Summitt's career winning percentage was .844, but she always deflected the credit to her players.

"I remind people that I've never scored a basket for the University of Tennessee," she told the New York Times as she approached her 1,000th victory.

The recognition Summitt has received through the years spanned beyond basketball.

In 1997 she was honored by Working Mother magazine at the White House and named one of "25 Most Influential Working Mothers."

In 2007 U.S. News & World Report named her one of "Americas Best Leaders," and in 2012 she received the Presidential Medal of Freedom.

A mind-boggling 74 former Lady Vols players, assistants and graduate assistants followed in her footsteps and became coaches. Seventeen are currently college head coaches.

Thursday, April 03, 2014

UT Signee's 15 Leads West to McDonald's Win

The Tennessee women's basketball program had a pair of future players in action Wednesday night in the McDonald's All America Game at the United Center, and both made plays to help their teams.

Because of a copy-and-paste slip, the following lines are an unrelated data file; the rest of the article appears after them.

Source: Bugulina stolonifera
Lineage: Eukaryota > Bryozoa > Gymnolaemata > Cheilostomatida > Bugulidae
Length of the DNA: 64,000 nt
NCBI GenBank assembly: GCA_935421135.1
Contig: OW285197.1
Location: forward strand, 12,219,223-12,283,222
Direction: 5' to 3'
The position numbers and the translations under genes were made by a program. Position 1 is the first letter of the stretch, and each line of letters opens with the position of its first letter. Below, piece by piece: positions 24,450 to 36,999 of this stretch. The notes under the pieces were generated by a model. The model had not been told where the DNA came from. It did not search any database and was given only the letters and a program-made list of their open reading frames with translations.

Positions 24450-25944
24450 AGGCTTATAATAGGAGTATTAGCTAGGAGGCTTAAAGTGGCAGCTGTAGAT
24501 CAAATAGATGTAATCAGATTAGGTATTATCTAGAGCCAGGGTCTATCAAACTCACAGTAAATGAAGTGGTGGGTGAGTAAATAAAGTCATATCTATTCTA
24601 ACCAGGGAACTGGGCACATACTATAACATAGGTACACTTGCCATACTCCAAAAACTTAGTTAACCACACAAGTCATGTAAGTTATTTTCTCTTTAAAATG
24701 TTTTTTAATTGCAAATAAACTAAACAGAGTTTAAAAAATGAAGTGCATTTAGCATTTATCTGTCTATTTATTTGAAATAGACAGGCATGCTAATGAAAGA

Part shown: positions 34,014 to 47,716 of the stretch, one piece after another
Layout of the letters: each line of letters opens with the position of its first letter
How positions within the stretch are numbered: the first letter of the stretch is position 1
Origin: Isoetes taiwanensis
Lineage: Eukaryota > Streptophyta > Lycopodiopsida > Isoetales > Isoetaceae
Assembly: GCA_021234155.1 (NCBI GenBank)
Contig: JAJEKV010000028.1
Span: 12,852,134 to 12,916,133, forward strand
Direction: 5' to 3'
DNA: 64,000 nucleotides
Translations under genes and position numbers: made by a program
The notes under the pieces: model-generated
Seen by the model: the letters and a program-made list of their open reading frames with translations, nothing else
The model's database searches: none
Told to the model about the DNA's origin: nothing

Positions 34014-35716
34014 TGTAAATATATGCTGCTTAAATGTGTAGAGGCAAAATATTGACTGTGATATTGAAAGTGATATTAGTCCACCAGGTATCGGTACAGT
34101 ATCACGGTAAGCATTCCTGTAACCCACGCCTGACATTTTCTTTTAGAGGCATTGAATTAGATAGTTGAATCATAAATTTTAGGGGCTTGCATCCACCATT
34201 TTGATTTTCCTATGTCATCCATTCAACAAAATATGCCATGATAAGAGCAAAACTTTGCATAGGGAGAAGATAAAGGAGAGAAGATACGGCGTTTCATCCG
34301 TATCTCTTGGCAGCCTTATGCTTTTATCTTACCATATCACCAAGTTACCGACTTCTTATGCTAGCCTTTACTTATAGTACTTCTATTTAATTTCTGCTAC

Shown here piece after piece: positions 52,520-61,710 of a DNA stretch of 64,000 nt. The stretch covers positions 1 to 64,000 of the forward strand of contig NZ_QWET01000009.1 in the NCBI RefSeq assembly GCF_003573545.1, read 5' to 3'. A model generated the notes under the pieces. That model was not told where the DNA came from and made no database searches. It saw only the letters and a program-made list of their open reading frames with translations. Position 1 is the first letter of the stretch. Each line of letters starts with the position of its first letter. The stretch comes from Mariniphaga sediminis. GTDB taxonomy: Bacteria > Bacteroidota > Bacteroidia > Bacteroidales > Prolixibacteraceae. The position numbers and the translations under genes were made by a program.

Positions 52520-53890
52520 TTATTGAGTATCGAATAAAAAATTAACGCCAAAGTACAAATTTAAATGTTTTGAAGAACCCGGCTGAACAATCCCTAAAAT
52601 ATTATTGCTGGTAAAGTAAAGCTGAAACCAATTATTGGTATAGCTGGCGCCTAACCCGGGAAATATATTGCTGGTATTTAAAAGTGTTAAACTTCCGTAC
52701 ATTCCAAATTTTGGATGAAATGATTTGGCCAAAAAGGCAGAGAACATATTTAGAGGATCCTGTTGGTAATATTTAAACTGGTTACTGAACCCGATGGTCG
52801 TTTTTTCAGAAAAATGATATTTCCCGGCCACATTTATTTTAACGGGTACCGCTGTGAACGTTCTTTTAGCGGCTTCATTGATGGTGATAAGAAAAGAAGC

After Alexa Middleton starred on Monday night by winning the skills competition and three-point shootout at the Powerade Jam Fest, Jaime Nared stepped into the spotlight on Wednesday by leading the West to victory over Middleton's East squad, 80-78.

Nared, a 6-foot-1 wing who hails from Westview High School in Portland, Ore., followed in the footsteps of her future Lady Vol teammates and fellow Oregonians Mercedes Russell (Springfield H.S.) and Jordan Reynolds (Portland Central Catholic H.S.). For the night, Nared (pronounced Nard) scored a team-leading 15 points in 17 minutes and finished six-of-11 from the field, went three-of-three from the charity stripe and snared four rebounds.

A year ago, Russell earned game MVP honors with 16 points, 12 rebounds and three blocks, while Reynolds contributed 10 points, 11 boards, three assists and a steal in the West's victory.

Middleton, a 5-9 guard from Murfreesboro, Tenn. (Riverdale H.S.) became the first McDonald's All-American to win two events in the Powerade Jam Fest. Two days later, she capped a 16-4 run for the East by draining a three-pointer from the left wing to lift her team into the lead, 37-36, during the first half after trailing 32-25 at one point. She finished with three points, five assists and four rebounds in 20 minutes of action.